The Guests

More guests will be announced as we book them.

For up to the minute news on guests, please visit our Facebook page (address above)


Colin was (and is) the Doctor on audio, radio, stage -- and on television from 1984 to 1986.  So, he has played the character in more media than any other actor!


Originally a Londoner, Colin and his family moved to Rochdale when he was little; he went to school in Manchester and then undertook legal training in London.  Deciding that the law was not for him, he enrolled in LAMDA, the London Academy of Music and Dramatic Art, at the age of 23.


Early television work includes the BBC’s epic production of War and Peace in 1972, where he starred alongside Anthony Hopkins.  Other major roles include Paul Merroney in The Brothers in the mid seventies, Bayban the Butcher in Blake’s 7, and The Citadel.


A prolific theatre actor (his favourite medium), Colin’s roles include Laertes in Hamlet, Acting Captain Terri Dennis in Peter Nichols’ Privates on Parade, Corpse!, Deathtrap, Time and Time Again and Bedroom Farce (Ayckbourn), Magwitch in Great Expectations, Van Helsing in Dracula, Inspector Morse in House of Ghosts, and HMS Pinafore.


He was the special guest star in an episode of Star Trek Continues, the superb unofficial continuation of Star Trek’s original series.  If you haven’t seen it, you’re in for a treat.  You can find it here:


Colin was an enormously warm and witty guest at Bedford Who Charity Con 4; those who were there have fond memories of his sketch with the Dalek who planned to invade Bedfordshire, and his tour de force in singing “I’m from Gallifrey and I’m OK”.  (You can find both on our YouTube channel at   

We actually suspect Colin enjoys being with almost us as much we enjoy being with him, and it’s wonderful that he’s coming back.



An accomplished actor, singer, writer and presenter, Sophie has been a great supporter of Bedford Who Charity Cons; in fact, BWCC7 will be her fifth time with us.  She’s been hugely generous in agreeing to some of our dafter ideas and has never yet said no to appearing in our performances and sketches, variously appearing as:  herself (with the Scottish Falsetto Sock Puppet Theatre), Jo Grant, a Cockney policewoman, a rather shy Doctor Who fan, a psychiatrist, and as Ace (of course).  With Katy Manning, Sophie was a patron of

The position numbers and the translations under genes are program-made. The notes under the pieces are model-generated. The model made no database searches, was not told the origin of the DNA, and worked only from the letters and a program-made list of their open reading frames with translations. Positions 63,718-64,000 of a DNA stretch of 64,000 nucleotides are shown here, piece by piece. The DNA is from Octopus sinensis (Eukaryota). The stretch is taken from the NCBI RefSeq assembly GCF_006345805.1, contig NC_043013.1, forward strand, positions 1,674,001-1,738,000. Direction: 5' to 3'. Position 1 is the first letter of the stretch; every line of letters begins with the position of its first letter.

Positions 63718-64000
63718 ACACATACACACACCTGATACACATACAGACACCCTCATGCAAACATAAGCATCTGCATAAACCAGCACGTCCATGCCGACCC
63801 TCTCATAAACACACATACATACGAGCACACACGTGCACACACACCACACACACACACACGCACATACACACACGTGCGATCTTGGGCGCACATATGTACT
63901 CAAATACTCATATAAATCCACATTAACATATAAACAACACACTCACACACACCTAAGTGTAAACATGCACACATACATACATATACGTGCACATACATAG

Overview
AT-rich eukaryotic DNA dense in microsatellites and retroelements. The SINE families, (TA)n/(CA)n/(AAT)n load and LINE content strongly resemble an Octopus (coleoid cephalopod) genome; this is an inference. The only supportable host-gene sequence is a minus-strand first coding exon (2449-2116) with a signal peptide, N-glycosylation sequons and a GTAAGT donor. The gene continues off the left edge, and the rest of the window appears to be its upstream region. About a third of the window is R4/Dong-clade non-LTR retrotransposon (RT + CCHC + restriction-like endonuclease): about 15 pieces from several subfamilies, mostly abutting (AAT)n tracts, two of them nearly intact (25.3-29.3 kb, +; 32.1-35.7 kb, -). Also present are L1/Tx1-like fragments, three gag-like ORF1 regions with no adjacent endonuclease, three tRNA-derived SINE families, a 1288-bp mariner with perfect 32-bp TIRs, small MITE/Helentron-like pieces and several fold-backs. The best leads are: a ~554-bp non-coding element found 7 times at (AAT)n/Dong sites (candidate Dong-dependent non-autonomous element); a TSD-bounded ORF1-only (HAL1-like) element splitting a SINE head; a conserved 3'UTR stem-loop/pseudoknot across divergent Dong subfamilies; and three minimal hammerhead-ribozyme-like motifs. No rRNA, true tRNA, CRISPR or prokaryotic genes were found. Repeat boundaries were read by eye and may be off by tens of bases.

The Great Bedford Foodbank Sponsored Dalek Push, which raised £4500. 


Not surprisingly, we can’t wait to welcome her back.


A Londoner, Sophie studied drama at the University of Manchester.  Four years later, she was cast as Ace at the end of Sylvester McCoy’s first season as the Doctor.  She continues to play the part for Big Finish.


Sophie has worked extensively in children’s programming as a presenter and as a voice artist: she is, in fact, the authentic voice of Dennis the Menace (and of Tree Fu Tom).  Her first novel, Doctor Who: At Childhood’s End, was published in 2020.



Terry was one of the guests at our very first convention in 2015.


In fact, Terry’s an ardent supporter of two rather different fan communities (though there is some overlap): Doctor Who fans know him as Davros, and The Archers fan know him as Mike Tucker*, the Milkman from Hell.  He first played Mike in 1973, initially for five weeks. Almost fifty years later, Terry is still playing him.  This makes Terry one of the longest-serving soap opera actors in the world.


(* Mike Tucker is not to be confused with Mike Tucker, the BAFTA

award-winning special effects designer, who does not deliver milk in Ambridge.  So far as we know.)


Terry particularly enjoys radio and audio work, commenting, “It’s the media where I think the actor has got the most control over the finished product. And it doesn’t matter what you look like.”  An enormously versatile voice actor, Terry’s Spotlight profile lists his accents as including American, Australian, Birmingham, Cockney, East Anglian, French, Geordie, German, Liverpool, Manchester, Norfolk, Scottish, South African, Welsh, West Country and Yorkshire.


It was partly this talent for voices which led director Matthew Robinson to cast Terry as Davros for Resurrection of the Daleks in 1983.  Terry was Davros for the rest of the classic series and continues to play him for Big Finish, notably in the superb four parter I, Davros (do get it if you haven't heard it yet).  He was also Russell in Attack of the Cybermen.


It’s good to have him back.


Roger was with us for Bedford Who Charity Con 6 in October; he spoke fondly of his work in designing Doctor Who.  We then ran out of time and weren’t able to hear everything he’d prepared for us, so we’re delighted he’s agreed to come back and tell us the rest of the story.


Roger is one of the most highly acclaimed of all the Doctor Who designers; indeed, his work – particularly his designs for Gallifrey – continues to influence the programme to this day.  He was responsible for the look of some of the best-loved stories in the programme’s history. 


Roger worked on The Ark in Space, The Sontaran Experiment, Revenge of the Cybermen, The Seeds of Doom, The Deadly Assassin, and The Talons of Weng-Chiang.  Roger was also the lead designer for the original series of Blake’s 7; he came up with the distinctive look for the Liberator, both for the model and the interior sets.


Film work includes A Christmas Carol (the George C Scott version), Local Hero, Clockwise, A Fish Called Wanda, and Goldeneye.